Early in my writing journey, God sent me a teacher who explained that each of us have the gift of 24 hours in a day. He called it the great equalizer because it was the same amount given to all no matter who we are. What makes the difference is how we spend the hours we are each given.

When I talked about “finding” time to become a writer, he told me that I would not because I had all the time that I was going to get. He encouraged me to stop spending my hours on low value things such as entertainment.

The Bureau of Labor Statistics reports the average American man spends 3.71 hours a day watching TV. That was about right for me. Of my 8,736 hours given to me each year, I was spending 15% (1,350 hours) staring at television.

My teacher suggested that I could invest those hours in what I said was important to me, and that’s what I did. Starting in 2005, I gave up television and invested that time into learning how to write.

My teacher also suggested that while writing and writing and writing was a good way to become a better writer, I needed to invest time studying excellent teachers to guide me; otherwise, I would continue reinforcing bad behaviors.

At the Feet of the Masters

Below are those teachers who had the greatest influence on helping me learn to write.

Bill Roorbach’s book, Writing Life Stories is where I started. He is a writing teacher who put his memoir-writing class in book form, presenting information and giving exercises. Using his exercises, I was able to write a second draft that became the foundation of my book.

One of his exercises was to define the reasons why I am writing and—more importantly—why someone would invest their hours into reading what I wrote. That was a powerful and obvious concept that I had never considered: is the value I am providing worth the investment of my reader’s time?

Roorbach asks the reader to define their goal for writing. If it is to tell a story, is it a compelling story? Does it have all the attributes of a good story, of a hero’s journey? If it is to provide information, is the information accurate? If it is to make an argument, did you provide a persuasive argument?

One of the key points I learned from Roorbach is squeezing all the meaning out of each sentence. Here is an example: This makes it clearer.

Do you understand that sentence?

What is “This”?
What is “it”?
Define “clearer”
How can it “make”?

A great investment is spending time with William Zinsser and learning his lessons On Writing Well. This book amazed me in the first reading because everything prior to this that was “well written” I thought was dry and difficult to read (the classics that are required reading in school).

For those interested in writing a memoir, Zinsser also published Writing About Your Life: A Journey into the Past which I would highly recommend as well.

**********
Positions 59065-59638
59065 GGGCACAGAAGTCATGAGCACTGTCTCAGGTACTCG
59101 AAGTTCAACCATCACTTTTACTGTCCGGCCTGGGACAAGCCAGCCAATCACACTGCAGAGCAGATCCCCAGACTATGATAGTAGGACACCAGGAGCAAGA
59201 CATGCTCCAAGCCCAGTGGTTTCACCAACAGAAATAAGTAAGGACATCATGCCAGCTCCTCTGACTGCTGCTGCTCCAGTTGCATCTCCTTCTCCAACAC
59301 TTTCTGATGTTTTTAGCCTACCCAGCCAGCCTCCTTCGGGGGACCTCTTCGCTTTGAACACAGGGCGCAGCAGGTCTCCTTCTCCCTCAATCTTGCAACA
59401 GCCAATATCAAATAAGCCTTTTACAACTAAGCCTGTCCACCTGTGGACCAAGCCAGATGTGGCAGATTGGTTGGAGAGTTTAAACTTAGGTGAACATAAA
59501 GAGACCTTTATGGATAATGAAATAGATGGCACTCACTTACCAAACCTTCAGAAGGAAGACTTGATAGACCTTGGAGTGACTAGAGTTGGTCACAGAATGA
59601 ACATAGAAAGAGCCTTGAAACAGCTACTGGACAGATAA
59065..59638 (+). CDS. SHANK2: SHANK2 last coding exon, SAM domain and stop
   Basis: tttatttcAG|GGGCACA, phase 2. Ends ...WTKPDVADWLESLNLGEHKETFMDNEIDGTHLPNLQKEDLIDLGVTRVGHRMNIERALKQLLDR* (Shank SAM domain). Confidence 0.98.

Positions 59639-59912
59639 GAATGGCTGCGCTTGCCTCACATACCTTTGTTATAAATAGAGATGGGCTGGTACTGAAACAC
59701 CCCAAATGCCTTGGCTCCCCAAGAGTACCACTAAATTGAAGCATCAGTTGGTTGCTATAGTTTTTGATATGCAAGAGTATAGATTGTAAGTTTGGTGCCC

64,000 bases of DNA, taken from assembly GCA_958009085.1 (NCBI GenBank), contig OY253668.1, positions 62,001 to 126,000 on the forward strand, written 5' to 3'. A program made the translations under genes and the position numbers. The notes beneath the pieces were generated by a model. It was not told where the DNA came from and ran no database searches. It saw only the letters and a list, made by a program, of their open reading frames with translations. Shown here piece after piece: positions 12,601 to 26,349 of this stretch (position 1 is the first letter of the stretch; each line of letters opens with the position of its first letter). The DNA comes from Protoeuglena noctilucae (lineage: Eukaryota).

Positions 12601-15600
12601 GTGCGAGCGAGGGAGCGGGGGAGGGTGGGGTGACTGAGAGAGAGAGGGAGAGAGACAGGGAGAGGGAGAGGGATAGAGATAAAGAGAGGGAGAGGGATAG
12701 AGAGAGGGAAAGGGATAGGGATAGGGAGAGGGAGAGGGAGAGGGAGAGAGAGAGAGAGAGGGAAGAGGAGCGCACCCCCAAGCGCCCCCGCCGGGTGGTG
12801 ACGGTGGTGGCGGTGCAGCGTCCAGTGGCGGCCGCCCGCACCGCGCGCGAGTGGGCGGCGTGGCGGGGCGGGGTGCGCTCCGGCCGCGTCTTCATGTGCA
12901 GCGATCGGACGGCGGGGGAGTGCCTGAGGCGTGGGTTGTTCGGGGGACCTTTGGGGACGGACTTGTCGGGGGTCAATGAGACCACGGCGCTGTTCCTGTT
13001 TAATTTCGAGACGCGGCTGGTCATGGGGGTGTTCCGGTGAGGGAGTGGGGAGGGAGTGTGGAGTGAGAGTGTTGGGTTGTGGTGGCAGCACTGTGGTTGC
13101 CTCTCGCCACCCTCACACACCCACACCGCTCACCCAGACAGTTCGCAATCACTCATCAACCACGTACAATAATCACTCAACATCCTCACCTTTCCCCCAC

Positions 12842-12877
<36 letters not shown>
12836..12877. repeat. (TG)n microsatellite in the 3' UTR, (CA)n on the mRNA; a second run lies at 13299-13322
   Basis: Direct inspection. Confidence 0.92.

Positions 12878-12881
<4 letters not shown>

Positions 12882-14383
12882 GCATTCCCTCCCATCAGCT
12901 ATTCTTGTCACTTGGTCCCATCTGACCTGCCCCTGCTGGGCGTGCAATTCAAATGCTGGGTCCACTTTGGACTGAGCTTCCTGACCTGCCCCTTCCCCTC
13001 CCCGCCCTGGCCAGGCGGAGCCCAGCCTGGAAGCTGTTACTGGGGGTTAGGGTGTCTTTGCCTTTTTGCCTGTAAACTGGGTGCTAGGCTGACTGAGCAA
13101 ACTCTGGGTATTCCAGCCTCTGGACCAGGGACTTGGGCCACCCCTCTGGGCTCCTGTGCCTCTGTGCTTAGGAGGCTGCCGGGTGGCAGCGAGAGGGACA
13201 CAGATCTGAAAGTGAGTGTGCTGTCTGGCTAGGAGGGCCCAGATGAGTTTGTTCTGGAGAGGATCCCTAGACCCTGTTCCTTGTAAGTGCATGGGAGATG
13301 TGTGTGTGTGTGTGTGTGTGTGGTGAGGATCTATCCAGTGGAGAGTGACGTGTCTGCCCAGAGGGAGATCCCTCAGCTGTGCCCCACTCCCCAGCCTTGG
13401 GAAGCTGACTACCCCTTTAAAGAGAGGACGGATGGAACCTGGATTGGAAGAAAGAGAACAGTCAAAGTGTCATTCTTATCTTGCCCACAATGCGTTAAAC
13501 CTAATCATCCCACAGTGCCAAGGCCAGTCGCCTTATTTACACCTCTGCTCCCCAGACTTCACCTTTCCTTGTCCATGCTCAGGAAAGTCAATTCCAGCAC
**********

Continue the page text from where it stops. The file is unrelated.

E.B. White, author of such classics as Charlotte’s Web, Stuart Little, and The Trumpet of the Swanwas also a writing teacher. One of his students, William Strunk, took copious notes of White’s lectures where he presented a unique philosophy of writing style.

Working with White, Strunk put this writing style into a book all writers must have. One person told me she re-reads this book before starting work on each of her books (it’s only 87 pages).

According to the contributors of, step 1 of becoming a better writer is to “Read or re-read THE ELEMENTS OF STYLE by Strunk & White. It is practically the Holy Grail of English grammar. Sure, it may seem a little stodgy at times, but the basics never lose their cool.”

American is one of the more difficult languages because it is a collection of words and rules from the world’s languages. Because of this, many of us struggle conveying meaning and emotion with written American.

British author Lynne Truss helped me understand the black art of punctuation in her book Eats, Shoots, and Leaves. The book has a fun approach to reminding yourself of the basics of punctuation.

She quotes another author who said, “Learning grammar in grade school in like learning sex in grade school: you now know the basics but have no practical experience to drawn from.”

From one of the most commercially successful American authors of our time, Stephen King tells his writer’s journey from the publication of Carrie until just after he was hit by a van in his book On Writing.

He also includes tips based on the method he uses when writing. The one that I found most useful was putting a draft manuscript away for at least six weeks and working on something else. At the end of the six weeks, you are reading your draft with new eyes.

I am not a fan of his fiction because I don’t care for horror but I gleaned MANY good tips from this book. After finishing this, I read his book Christine. Again, while I don’t care for the genre, it was an interesting read thinking about how he described his process of developing a story and the specifics of working on Christine.

Whether you are self-publishing or attempting to find an agent/publisher, writing a book proposal will help answer many questions you have not even asked yet.
How to Write a Book Proposal is based on Michael Larsen’s experience as an agent and an author.